Monday, February 16, 2015

Mantel Clock

Hi everyone.  I have been busy painting portraits. You can check out my website at

This clock was made from a Bolla wine box.  Jack, the little boy next door, threw it away years ago and I saved it.  When I decided to make the clock, there it was. It had the perfect proportions, 6x12.

I cut a hole on the front of the box for the clock movement and another one on the back for changing the battery. The wood is very thin and easy to cut with a utility knife.

I bought a clock face and a clock movement with numbers .  The thickness of the movement has to be the same thickness as the clock face.  Here the clock face is glued to the box,

I built a small box for the base of the clock. The wooden pieces came from Michaels, already cut to the right width. I only had to cut them the right length. They are made from very thin plywood.

The Bolla box is glued to the inverted base.

These are the front and back of the box sitting on its base, already primed.

This is the finished clock.  I took pictures but I can't find them.....sorry. However, not so hard to figure out. On the top, I placed a piece of wood the same size as the bottom one. I then cut pieces of narrow trim and attached them to the edges.  I used the same trim around the bottom of the clock.

Here on the bottom is a good close up of what happens behind the columns. There are two pieces of wood that I glued together and attached to the back of the box.  It looks like a fancy cut, but it isn't. The narrower piece is the same width as the one around the base of the Bolla box (painted black).

All the small pieces I used in the clock came from Michaels. The clock movement was $10 and another $6 was spent on the little bases and balls.

A strong broomstick from the garbage was used for the columns.
To camouflage the area where my broomstick meets the little base, I cut 1/2 inch pieces of cardboard and glued them on. The rubber bands are holding them until they dry. Check out the picture above.

The clock numbers were a gold color, so I used gold leaf for parts of the clock. I thought black and beige complemented the color scheme. The gold leaf was distressed to give it some character.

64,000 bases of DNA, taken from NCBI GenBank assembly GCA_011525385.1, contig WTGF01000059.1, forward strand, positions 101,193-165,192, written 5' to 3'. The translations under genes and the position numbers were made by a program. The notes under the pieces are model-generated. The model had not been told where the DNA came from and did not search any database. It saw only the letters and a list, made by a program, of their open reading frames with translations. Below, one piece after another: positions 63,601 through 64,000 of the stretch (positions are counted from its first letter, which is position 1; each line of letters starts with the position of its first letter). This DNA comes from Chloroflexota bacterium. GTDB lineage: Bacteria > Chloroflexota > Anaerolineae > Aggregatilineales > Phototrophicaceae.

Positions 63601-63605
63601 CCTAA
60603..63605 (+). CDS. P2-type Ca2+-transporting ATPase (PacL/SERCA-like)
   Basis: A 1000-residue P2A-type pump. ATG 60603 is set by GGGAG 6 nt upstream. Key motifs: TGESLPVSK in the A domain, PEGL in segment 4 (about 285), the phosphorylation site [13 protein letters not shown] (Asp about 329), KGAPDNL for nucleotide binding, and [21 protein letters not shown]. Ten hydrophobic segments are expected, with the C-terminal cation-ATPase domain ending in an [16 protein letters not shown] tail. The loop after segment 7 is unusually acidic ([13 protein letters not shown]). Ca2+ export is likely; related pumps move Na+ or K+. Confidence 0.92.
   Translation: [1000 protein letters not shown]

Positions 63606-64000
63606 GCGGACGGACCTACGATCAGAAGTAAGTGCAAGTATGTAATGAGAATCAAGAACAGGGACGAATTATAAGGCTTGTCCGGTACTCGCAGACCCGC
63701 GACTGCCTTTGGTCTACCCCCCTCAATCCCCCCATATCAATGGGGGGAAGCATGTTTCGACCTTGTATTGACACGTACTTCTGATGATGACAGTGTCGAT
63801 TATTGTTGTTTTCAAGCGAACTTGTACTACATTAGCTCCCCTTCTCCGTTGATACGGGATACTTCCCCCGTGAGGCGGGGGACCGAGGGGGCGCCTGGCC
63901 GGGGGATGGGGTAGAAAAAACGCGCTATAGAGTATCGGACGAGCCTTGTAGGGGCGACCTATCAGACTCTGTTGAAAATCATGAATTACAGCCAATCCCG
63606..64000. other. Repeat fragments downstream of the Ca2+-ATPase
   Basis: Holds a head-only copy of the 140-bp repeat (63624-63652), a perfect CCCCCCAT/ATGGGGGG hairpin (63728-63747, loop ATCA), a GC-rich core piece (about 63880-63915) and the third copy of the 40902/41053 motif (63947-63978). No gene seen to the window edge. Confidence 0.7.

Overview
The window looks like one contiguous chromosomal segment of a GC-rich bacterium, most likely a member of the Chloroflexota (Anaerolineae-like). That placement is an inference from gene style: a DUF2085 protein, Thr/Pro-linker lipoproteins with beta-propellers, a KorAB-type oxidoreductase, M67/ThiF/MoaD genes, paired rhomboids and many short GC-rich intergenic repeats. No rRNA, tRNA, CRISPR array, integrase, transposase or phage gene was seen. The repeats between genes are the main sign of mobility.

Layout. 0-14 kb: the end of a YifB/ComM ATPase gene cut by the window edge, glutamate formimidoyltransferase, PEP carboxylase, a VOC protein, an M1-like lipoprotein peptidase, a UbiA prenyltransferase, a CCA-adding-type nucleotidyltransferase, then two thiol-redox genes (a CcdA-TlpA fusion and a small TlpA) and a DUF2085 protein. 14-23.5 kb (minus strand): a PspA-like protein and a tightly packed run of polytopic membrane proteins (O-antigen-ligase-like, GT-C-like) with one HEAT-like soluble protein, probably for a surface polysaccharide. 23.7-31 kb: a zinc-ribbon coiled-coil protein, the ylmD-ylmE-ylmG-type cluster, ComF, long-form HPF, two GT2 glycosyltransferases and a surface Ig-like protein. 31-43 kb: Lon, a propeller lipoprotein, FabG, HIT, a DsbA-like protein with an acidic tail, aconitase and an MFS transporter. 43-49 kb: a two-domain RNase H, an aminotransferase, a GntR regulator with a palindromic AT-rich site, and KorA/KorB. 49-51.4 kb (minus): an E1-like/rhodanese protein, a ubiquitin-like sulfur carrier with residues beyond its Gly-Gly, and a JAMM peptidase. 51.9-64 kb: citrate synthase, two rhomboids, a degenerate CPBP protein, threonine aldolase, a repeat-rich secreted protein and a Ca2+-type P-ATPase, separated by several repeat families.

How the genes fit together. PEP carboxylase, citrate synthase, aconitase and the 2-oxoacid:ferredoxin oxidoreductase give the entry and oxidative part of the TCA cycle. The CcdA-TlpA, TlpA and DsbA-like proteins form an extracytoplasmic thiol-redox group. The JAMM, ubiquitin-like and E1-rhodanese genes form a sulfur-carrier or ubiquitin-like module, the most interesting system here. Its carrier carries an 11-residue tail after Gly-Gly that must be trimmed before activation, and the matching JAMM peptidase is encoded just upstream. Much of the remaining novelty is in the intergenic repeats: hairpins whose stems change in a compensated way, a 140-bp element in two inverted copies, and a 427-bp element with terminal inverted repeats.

This is how the finished back looks.  The two small tabs rotate so you can remove the back and change the battery.

Another view of the clock. A stencil was applied to the front of the clock face. The lines under the clock face were painted using masking tape. The year 2015 is stenciled under the face. It is not easy to read.

I thought I might make clocks of many different designs......and sell them.  The number of hours I spent making this one was totally ridiculous. I would have to sell it for $200 and who would pay that much for a clock made from a wine box?  I am happy to keep it. It will become a family heirloom!

Frame for my blackbird painting.

Hi everyone. I have not posted for a long, long, long time! I hope you enjoy this new one.
I make the frames for my paintings for 2 reasons:  saves money and I get just what I want.

The wood I use is 1x3's from the lumber yard. I don't buy the most expensive since I fill holes with wood filler and paint it and cover it anyway. Here is one I made recently.  The hardest thing has been to find the right color of brown tissue paper.  I haven't yet!

I add a half-round trim to the frame. The painting sits on this trim and also gives it a finished look.  

I mix a 1:1 ratio of water and glue and put it in an empty jar

 Materials:  White primer, my cut-outs of birds from cardboard, ordinary white glue mixed with water, an inexpensive brush and Liquitex satin varnish (any varnish will do).

One note on tissue paper:  Make sure it is not the "bleeding" kind, unless it's what you want.  I used it once thinking it would look "cool", but it was a disaster.  The glue/water mixture separated the colors into green and red. Don't forget brown is made from blue, red and yellow!

ProcedureAfter my frame is primed, I place and glue my birds where I want them.  They have been painted a medium gray, a lighter value than the tissue paper.  After making 12 frames I have found this works well for me.

I cut the tissue paper in pieces slightly larger than the width of the frame plus extra to cover the sides.
I crinkle the tissue. I then apply glue to the frame with a brush and place the tissue paper over it.

Using the same brush, I go over it with more glue, making sure I flatten all the wrinkles. ( Be gentle at first until you figure out how hard to brush, or you will tear the tissue.)

Where I have to piece the tissue paper, I overlap it just slightly. Tissue paper comes in 20 inch lengths and this frame was 30x30.

Since the color is not deep enough, I apply a second layer of tissue, the same way as the first.  I get more wrinkles, of course, but they look fine.

 Once the glue is dry, I go over the whole frame with Liquitex varnish to give the frame a light sheen.

There are many ways of doing this:  painting the frame brown to begin with is another way. You need to experiment.  Good luck. My website: